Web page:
Since the start of the war in September, 2000 I have spoken and written extensively on the origins of Muslim antisemitism and the devil's pact between Christian and Muslim antisemites to demonize Israel and the Jews using the grossest forms of antisemitic archetypes and images. So, of course, I'm aware of that. I wasn't, however, living in its midst (except for my two trips to Paris during that time).
Now, however, for the first time in my life, I find myself feeling constantly beset by anti-Judaism of the most virulent kind. It's not coming from the Arabs, or the Christians. It's coming from the Jews. It's spewed by the Israeli newspaper of record, Haaretz (here and here and here and here and there's more where that came from). The poison is not confined to Haaretz, it oozes out of the Israeli Left's mainstream. As Amnon Lord reports in this week's Makor Rishon, MK Avshalom Vilan is anxious for the opportunity to wipe out the Right and finally obliterate any sign of Religuios Zionism (and Judaism) in the State of Israel. The same sentiments arise in the response sections of the Israeli papers on line and in epithets screamed at religious people in the street, in airports (I just received a few of those), and all sorts of other places.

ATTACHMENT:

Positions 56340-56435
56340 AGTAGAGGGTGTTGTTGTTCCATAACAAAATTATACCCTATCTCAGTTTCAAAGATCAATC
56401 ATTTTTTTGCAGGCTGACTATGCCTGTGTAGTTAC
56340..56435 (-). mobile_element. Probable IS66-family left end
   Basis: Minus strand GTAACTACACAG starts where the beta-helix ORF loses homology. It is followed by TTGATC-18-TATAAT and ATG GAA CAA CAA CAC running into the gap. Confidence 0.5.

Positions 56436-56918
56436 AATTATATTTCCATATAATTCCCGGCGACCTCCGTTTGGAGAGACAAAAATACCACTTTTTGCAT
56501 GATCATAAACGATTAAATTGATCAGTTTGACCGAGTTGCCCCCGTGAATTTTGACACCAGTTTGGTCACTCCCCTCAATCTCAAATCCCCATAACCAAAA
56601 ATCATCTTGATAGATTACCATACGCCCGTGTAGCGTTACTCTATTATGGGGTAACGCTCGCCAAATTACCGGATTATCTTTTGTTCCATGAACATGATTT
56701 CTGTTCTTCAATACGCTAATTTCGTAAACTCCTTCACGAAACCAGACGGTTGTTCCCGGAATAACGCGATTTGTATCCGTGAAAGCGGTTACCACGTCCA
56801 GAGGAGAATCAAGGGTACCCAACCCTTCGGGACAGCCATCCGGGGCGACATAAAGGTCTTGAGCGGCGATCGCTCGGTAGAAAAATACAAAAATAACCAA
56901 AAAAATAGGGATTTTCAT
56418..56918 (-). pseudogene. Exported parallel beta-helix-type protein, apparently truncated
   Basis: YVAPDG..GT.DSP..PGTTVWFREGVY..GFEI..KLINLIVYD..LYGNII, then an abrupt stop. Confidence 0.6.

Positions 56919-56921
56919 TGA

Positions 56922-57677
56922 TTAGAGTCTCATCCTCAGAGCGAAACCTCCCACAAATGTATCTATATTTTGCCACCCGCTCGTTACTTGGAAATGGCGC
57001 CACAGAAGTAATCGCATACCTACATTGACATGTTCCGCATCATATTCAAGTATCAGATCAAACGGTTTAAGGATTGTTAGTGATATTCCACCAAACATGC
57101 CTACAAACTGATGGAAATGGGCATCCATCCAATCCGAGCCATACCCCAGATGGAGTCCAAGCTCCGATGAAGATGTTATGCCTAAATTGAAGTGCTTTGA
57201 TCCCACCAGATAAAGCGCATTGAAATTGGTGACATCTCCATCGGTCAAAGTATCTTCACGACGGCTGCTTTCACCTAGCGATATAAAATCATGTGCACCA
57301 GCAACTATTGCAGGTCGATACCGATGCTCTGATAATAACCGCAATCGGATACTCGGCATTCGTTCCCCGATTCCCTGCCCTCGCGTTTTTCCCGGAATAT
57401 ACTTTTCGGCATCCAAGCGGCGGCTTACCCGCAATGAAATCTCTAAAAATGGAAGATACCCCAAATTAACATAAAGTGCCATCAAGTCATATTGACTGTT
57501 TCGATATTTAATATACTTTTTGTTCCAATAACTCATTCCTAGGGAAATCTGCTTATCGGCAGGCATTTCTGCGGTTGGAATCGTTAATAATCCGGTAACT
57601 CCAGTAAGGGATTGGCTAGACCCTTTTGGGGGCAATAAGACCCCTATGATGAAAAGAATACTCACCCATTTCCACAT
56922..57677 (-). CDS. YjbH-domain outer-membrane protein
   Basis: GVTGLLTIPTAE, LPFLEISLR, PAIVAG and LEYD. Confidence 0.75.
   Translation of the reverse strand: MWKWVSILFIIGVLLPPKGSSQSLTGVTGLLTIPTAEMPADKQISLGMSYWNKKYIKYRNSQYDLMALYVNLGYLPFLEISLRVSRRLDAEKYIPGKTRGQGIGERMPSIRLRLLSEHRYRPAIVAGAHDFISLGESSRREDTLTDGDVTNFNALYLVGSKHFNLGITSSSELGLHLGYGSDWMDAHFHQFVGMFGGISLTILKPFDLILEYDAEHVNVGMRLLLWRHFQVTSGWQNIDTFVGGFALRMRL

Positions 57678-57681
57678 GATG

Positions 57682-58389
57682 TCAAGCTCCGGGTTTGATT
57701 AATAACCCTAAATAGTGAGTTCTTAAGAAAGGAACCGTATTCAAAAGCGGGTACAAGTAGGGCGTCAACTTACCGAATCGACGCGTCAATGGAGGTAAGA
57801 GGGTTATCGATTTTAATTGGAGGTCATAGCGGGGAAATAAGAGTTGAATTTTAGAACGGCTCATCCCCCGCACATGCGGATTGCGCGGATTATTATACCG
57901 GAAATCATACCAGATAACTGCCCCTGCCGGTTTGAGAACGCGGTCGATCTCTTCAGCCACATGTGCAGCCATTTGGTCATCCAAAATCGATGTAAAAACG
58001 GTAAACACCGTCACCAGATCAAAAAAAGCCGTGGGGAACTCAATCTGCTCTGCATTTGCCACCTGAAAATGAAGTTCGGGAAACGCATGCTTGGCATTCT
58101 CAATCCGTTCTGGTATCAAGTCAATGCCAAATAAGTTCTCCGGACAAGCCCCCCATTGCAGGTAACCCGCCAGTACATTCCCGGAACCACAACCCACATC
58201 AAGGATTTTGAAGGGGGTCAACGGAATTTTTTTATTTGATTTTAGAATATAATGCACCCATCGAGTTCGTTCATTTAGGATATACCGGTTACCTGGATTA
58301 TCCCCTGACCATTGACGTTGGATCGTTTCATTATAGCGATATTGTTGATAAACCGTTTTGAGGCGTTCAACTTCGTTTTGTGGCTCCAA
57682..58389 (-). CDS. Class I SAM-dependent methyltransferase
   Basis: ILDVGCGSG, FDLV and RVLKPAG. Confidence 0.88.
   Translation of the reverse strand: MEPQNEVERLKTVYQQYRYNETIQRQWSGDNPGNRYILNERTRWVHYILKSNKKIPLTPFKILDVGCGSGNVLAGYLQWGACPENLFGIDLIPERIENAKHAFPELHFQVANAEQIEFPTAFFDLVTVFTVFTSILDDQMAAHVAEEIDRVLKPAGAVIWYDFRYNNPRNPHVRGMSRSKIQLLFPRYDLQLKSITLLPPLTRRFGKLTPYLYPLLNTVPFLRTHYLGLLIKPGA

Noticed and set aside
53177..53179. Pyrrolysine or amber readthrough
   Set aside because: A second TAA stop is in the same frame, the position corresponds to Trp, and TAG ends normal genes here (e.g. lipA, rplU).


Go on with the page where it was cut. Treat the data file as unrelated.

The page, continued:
Since 1993 I have warned that Oslo and its metastases covered a deeper problem, an out and out kulturkampf. It's now upon us in full force. The very weaknesses that led us to contribute to its creation (and we do bear a good part of the responsibility), are now leaving us totally unprepared for addressing it. Religious (and traditional) Jews who grew up here have never developed the coping mechanisms that Jews in Galut had. On the other hand, how do you deal with an hysterical pathology? (And Judische selbst-hass, is a pathological disorder). Maybe, all you can do is reinforce your resolve to live a life of Torah and Mitzvot with dignity. After all, at the end of the day, it's not the slurs of the Gidon Samets, Gidon Levy's, Avshalom Vilans, David Landaus, and Yoel Marcuses that determine Israel's fate. It's God who determines it.
Maybe that's why the Rambam highlights the element of Teshuvah for Tisha B'Av, and not the element of mourning.
Rabbenu Gershom, Me'or HaGolah put it best:
אזכרה אל-קים ואהמיה
בראותי כל עיר על תלה בנויה
ועיר הא-לקים מושפלת עד שאול תחתיה
וכל זאת אנו לי-ה ועינינו לי-ה